Reading time: About 4 minutes
Yesterday we held an informative roundtable event about building SharePoint Online as a document and records management system.
During the Q&A, we covered the benefits, challenges, tips for implementing it successfully, the governance plan, utilising the file plan, user change management, integration with the rest of the M365 suite, and so much more… in just a one- hour session!
Here’s a snippet of what each of our panellists had to say:
In order for SharePoint Online to be employed as an EDRMS, it needs to be implemented so it’s accessible to the widest base of users
“Old platforms were fantastically rigid in terms of records management as we made the transition from paper to digital, but what they didn’t include was the end user. For Records Management to be successful, it has to be built around the people that are creating the records. If we don’t get that part right, then we lose that frictionless creation and management of records, and we end up with silos or records not being managed in a way that are open to everybody. We have to consider how to make SharePoint something that is very fluid, dynamic, drives collaboration, drives proper process, but equally mandates the Records Management standards that we need as far as we can within the platform. There is work to be done to employ it as a full EDRMS, and I think the work is typically around framing SharePoint in a way that makes it accessible for all, so that it can be fully adopted and integrated.”
Simon Cole, CEO
The file plan is one of the core parts of a successful EDRMS roll-out – the roadmap for how to manage records
“Often when we think about the file plan, we think of it as a structure for displaying the documents to the end user, but in reality, it goes way beyond that. In fact, file plans are one of the main factors in how we design the EDRMS solution. We have to ask questions such as what items the organisation considers a record and what types of documents are stored. In a user–friendly and useable system, any EDRMS should indicate the period of retention and the retention actions for information workers. Unless all this information is visible to the end user in an easy–to–find way, in one single place, they won’t embrace the technology and adopt the EDRMS system.”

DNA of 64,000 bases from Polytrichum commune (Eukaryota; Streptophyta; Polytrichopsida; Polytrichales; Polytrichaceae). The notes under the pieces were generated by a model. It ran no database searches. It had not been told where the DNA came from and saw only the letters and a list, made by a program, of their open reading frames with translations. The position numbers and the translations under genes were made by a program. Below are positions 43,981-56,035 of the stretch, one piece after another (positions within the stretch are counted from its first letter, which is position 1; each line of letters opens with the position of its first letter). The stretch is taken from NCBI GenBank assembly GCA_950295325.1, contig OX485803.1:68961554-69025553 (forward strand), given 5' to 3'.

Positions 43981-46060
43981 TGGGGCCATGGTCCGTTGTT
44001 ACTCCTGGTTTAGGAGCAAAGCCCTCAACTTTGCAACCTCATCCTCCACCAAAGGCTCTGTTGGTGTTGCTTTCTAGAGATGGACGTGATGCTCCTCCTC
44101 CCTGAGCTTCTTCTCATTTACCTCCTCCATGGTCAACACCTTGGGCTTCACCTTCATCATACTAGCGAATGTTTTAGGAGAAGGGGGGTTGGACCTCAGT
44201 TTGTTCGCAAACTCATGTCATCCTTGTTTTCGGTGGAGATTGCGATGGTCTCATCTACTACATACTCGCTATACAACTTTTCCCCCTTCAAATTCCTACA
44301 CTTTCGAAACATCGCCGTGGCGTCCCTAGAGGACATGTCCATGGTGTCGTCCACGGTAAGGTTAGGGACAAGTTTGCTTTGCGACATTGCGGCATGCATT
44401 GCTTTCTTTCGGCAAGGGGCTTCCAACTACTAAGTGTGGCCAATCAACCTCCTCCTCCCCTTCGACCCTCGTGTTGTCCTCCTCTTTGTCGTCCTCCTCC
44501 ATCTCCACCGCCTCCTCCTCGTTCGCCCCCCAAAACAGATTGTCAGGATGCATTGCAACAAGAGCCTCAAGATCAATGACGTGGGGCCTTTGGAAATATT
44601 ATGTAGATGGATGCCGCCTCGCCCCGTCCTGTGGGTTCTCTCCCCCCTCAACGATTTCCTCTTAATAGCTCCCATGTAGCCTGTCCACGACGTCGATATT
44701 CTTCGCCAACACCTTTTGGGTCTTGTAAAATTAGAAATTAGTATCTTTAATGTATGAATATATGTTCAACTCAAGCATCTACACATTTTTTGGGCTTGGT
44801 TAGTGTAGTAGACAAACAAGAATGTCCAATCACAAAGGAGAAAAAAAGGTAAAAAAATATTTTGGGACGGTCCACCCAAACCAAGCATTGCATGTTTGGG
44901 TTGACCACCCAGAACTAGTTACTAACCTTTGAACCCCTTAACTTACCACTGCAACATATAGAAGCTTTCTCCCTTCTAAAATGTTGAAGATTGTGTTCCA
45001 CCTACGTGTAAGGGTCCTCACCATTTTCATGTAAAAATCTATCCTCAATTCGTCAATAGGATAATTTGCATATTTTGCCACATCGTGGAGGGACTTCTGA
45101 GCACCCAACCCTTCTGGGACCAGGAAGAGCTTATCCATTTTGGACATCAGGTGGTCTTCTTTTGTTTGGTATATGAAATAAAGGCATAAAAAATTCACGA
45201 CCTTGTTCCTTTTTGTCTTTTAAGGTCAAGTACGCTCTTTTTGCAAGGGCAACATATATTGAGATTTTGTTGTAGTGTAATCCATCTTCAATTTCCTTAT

Kiran C, Senior SharePoint Consultant
Keep three main components in mind when building your SharePoint Online Information Architecture
- Security: who can see what and who has access to what
- Retention: how long should stuff be held on to, and when should it be disposed of
- Navigation: (this is probably the most commonly missed one) – how easily can I get to the data I want to see? The power of enterprise search is really coming into the fore so rather than navigating down “60 hierarches”, we type in a term and get all results back. Part of the change management is breaking that old habit!
Seamus Stowe, Senior SharePoint Consultant
The end job is about people doing their jobs and it needs to be as painless as possible, but all while doing it with good governance.
“One of the things about unstructured data is that users have a lot of control over where that data goes; they can put it in the wrong place, and they can treat it inappropriately, so they have to understand that. Equally, you don’t want to make the platform inhospitable for them to work within by protecting it. So, it all comes back down to governance; who is using the sites, why are they being used, who needs to have access to them; and what kind of data is in there. That’s all part of the governance model and the Information Architecture is going to be based on that governance plan.”
Paul Hudson, Head of Product Strategy
Keen to hear more from Simon, Kiran, Seá or Paul about Records Management in SharePoint Online?
Head over to our event page, where you can watch the highlights and the full session back on-demand!